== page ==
• NKT cell;
  • BCG;
  • IFN-γ;
  • IL-4;
  • Liver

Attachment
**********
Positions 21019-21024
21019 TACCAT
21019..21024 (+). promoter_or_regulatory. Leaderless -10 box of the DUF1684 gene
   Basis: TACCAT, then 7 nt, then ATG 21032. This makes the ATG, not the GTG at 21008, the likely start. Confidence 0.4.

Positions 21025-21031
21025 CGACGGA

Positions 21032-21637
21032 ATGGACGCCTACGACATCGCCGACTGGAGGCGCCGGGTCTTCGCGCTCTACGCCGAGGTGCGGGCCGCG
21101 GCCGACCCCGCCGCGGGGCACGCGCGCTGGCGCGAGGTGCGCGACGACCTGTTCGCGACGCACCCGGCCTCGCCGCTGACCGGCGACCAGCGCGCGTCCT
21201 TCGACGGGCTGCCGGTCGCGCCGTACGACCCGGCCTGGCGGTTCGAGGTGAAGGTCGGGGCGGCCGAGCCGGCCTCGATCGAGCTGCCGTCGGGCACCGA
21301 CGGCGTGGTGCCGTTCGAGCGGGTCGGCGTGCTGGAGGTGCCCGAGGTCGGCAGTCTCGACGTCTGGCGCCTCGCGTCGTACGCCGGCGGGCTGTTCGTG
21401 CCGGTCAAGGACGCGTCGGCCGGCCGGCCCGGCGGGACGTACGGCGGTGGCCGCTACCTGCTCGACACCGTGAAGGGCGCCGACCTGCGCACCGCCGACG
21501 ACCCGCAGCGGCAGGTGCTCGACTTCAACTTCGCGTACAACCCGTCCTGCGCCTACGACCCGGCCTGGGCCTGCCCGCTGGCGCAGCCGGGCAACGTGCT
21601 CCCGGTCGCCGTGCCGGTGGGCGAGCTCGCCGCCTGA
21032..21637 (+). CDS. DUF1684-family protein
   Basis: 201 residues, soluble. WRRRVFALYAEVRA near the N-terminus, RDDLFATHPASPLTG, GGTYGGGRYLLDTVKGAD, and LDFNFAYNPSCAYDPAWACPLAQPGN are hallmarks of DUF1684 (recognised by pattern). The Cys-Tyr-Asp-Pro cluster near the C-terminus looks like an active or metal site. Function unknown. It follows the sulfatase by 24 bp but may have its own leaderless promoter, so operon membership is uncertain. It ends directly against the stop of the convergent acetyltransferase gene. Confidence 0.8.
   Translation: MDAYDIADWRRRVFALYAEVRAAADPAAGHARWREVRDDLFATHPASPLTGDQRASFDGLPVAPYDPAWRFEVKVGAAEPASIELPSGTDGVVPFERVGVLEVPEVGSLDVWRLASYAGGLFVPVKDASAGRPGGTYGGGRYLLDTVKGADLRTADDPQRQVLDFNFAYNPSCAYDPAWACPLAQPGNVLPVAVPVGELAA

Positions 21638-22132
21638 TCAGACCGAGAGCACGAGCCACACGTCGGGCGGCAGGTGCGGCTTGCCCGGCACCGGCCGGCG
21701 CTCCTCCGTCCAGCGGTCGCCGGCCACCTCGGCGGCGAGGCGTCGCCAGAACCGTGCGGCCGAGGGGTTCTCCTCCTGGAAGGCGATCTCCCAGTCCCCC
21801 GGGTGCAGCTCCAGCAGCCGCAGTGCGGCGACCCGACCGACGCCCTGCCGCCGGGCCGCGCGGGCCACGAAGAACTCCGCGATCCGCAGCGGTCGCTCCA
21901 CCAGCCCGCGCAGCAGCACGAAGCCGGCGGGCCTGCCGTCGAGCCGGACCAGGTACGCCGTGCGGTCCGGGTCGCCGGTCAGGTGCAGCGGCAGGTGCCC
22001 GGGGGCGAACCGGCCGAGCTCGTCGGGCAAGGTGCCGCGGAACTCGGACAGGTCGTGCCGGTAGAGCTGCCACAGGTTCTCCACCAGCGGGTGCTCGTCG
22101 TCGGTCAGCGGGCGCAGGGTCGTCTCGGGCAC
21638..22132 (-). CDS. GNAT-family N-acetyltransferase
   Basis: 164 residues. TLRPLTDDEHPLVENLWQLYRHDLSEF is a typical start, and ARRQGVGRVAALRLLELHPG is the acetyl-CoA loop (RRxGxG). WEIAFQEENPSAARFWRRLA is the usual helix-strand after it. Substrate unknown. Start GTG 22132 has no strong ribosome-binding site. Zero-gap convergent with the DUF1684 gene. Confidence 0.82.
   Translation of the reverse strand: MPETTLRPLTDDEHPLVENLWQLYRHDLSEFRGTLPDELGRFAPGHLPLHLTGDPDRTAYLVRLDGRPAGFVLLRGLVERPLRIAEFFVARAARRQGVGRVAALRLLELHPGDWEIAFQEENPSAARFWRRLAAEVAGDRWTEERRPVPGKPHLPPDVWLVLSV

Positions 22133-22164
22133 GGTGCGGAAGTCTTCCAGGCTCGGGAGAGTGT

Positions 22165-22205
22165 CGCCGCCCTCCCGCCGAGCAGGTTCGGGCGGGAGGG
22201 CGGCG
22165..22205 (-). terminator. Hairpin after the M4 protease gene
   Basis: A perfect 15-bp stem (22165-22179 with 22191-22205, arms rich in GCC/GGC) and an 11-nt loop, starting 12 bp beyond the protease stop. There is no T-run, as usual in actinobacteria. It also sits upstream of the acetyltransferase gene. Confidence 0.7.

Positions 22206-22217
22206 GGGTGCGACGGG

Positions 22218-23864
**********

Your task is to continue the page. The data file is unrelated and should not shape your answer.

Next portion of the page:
The CD4+ natural killer (NK)T cells in the liver are potent IL-4 producers and hence may promote Th2 cell development. Following Mycobacterium bovis bacillus Calmette Guérin (BCG) infection, IL-4-producing CD4+ NKT cells become undetectable in liver mononuclear cells of normal density (interface between 40 and 70 % Percoll) by flow cytometry. The present study shows that M. bovis BCG infection changes the density of liver CD4+ NKT cells and shifts cytokine production from IL-4 to IFN-γ. The number of CD4+ NK1+ TCRα / βintermediate cells increased in the low-density fraction (< 40 % Percoll density gradient) in parallel to the reduction of this cell population in the fraction of normal density. The number of IL-4-producing cells, however, was small and high frequencies of IFN-γ-secreting cells were identified in the low-density fraction after TCR/CD3 ligation. Accordingly, selected low-density CD4+ NKT cells encompassed high numbers of IFN-γ producers and minute numbers of IL-4-secreting cells. Induction of low-density CD4+ NKT cells by M. bovis BCG was abrogated by endogenous IL-12 neutralization which also caused increased bacterial growth in the liver. We assume that M. bovis BCG infection changes cytokine secretion by the CD4+ NKT cell population from IL-4 to IFN-γ through IL-12 induction. Thus, CD4+ NKT cells may contribute to host resistance against intracellular bacteria prior to conventional IFN-γ-producing Th1 cells.